According to Notre Dame University’s Kroc Center, only 23 percent of the 578 peace accord commitments have begun implementation. At the same time, 3,000 former and new FARC recruits (about 40 percent of the original total number of combatants) have returned to illicit activities, while more than 500 activists have been killed and 210,000 have been displaced since the implementation of the peace agreement. In addition, the Venezuelan border has become refuge for former FARC leaders to continue illegal activities, ELN operates with impunity inside Venezuela. A weapons-buying spree by the Venezuelan government in the past two decades has led to heavily armed military and private militias in Venezuela. There is a legitimate fear that the range of weapons acquired in Venezuela will find their way into the hands of illicit groups outside the country, either through their sale by a corrupt, collapsing Venezuelan military or through the private militia groups that the Venezuelan government has created and supported, such as the colectivos. Indeed, some of this has already allegedly occurred with Venezuelan weapons finding their way into hands of the Brazilian criminal network Primeiro Comando da Capital (PCC). But with the Venezuelan military having in its possession weapons such as hundreds of thousands of Kalashnikov rifles and ammunition and 5,000 Igla-S MANPADS (man-portable air defense systems) the worse may be yet to come should these be sold to the highest bidders on illicit markets.
Colombia’s economy has ties to various regional and global markets, which has allowed the country to avoid economic dependence on Chinese and Indian markets. Other countries in the region—such as Brazil—fell to these powerful markets and suffered as a result. In addition to avoiding the Chinese market, Colombia has also been on the low end of Chinese investment, while investment from other countries has grown, a promising reality for the future of Colombia’s economy. From 2015 to 2017, the number of foreign companies investing in Colombia grew by 17.65 percent, and the number of projects rose by 12.37 percent, and in 2017 alone, Foreign Direct Investment (FDI) inflows grew, reaching $14.5 billion, with a total stock of FDI currently estimated at 58.8 percent of the Colombian GDP.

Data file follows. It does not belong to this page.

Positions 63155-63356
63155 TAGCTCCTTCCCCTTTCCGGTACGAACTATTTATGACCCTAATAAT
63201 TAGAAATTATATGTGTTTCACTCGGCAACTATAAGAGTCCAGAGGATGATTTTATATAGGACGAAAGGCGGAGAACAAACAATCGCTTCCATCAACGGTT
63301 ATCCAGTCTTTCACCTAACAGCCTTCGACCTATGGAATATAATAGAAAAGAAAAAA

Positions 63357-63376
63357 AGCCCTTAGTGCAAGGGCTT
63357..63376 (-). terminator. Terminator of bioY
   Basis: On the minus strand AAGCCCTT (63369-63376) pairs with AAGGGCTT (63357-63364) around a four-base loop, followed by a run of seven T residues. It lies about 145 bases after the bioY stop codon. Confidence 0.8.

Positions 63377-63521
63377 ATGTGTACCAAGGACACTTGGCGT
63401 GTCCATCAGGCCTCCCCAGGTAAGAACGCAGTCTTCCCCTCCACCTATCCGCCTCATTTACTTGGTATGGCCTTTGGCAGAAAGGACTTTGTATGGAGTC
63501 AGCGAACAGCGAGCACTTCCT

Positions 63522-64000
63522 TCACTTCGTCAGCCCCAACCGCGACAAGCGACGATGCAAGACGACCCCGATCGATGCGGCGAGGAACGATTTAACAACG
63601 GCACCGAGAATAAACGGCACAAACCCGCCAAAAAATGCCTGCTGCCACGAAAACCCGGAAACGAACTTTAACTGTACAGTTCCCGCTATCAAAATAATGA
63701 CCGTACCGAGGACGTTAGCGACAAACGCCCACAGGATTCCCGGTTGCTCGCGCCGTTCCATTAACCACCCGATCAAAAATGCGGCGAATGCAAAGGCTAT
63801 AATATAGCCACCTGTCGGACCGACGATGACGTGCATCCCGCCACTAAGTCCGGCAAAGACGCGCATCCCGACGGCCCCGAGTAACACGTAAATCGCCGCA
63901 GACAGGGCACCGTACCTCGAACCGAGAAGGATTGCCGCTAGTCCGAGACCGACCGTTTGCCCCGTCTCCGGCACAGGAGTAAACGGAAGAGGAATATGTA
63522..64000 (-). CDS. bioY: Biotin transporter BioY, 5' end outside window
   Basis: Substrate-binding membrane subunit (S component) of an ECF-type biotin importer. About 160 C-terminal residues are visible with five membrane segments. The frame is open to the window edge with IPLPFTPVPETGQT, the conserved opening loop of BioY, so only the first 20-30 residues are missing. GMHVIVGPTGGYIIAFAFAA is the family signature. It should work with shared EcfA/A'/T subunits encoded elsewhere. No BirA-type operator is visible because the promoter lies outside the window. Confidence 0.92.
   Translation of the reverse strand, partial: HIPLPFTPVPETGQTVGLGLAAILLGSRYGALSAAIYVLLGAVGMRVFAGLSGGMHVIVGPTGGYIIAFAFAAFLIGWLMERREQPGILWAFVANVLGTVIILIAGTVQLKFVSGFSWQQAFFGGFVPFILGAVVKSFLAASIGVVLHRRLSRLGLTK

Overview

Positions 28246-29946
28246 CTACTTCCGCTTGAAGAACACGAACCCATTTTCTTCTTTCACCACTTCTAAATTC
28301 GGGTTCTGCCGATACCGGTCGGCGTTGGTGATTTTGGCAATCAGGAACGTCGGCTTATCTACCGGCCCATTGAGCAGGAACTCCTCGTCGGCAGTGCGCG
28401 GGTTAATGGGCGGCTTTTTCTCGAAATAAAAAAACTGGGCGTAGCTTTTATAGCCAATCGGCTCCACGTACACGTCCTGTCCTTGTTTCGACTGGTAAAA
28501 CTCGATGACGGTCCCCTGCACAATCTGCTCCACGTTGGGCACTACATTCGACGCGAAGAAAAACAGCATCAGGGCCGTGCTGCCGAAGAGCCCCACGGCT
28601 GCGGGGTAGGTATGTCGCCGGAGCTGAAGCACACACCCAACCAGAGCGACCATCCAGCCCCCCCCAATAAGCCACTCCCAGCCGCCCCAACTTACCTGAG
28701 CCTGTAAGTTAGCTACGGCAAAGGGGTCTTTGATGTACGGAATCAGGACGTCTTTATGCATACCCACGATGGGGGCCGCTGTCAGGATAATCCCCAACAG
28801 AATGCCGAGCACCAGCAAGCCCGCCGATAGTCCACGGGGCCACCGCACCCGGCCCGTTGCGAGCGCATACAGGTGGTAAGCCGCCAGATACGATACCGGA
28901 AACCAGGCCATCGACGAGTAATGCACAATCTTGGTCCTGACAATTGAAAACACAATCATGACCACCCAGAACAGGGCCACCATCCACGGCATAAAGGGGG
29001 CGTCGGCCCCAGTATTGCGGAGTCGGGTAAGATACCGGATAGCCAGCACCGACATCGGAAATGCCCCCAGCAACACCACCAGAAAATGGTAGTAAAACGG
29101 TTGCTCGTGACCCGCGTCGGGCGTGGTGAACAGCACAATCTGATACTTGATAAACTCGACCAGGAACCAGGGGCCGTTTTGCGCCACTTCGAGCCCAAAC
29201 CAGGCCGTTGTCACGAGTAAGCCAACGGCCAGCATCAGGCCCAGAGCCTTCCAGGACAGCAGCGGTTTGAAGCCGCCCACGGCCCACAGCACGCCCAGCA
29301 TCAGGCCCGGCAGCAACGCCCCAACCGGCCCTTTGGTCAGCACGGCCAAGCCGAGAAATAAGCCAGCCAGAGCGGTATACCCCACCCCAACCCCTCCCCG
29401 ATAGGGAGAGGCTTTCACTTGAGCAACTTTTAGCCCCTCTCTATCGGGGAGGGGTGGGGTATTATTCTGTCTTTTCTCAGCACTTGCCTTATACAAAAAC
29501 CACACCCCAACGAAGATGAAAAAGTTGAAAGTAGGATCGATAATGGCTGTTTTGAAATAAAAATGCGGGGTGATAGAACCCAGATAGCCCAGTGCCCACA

Colombia’s GDP is estimated to steadily increase between 2019 and 2023 at a rate of 3.7 percent, according to the International Monetary Fund (IMF). Colombia also has an extensive network of free trade agreements (FTA’s) with diverse countries, such as the Central American Northern Triangle (El Salvador, Guatemala, and Honduras), Canada, Mexico, Chile, the European Free Trade Association (EFTA) countries (Switzerland, Norway, Iceland, and Liechtenstein), and the European Union, and more FTA’s being currently negotiated.
Crucial to the U.S.-Colombian economic relationship is the bilateral free trade agreement signed in 2006. The FTA marked the culmination of a series of bilateral agreements, some directly related to the agreement, others to separate issues relating to environmental protection, asset sharing, chemical control, ship-boarding, renewable and clean energy, science and technology, and civil aviation. This has allowed U.S-Colombian economic relations to remain strong.
In 2016, Colombian imports from the U.S. totaled $11.6 billion (27 percent of total imports, making it Colombia’s largest import partner). So, while China has become the number one export market for countries like Brazil, Chile, and Peru, the U.S. is still Colombia’s number one export market, buying $10.5 billion in goods and services, or 32 percent of the country’s total exports. Colombia is also the country in the hemisphere with the lowest per-capita Chinese investment in its economy. [Thanks to the Inter-American Dialogue’s Margaret Meyers, we have a table with their data showing this; just click here and see page 12.]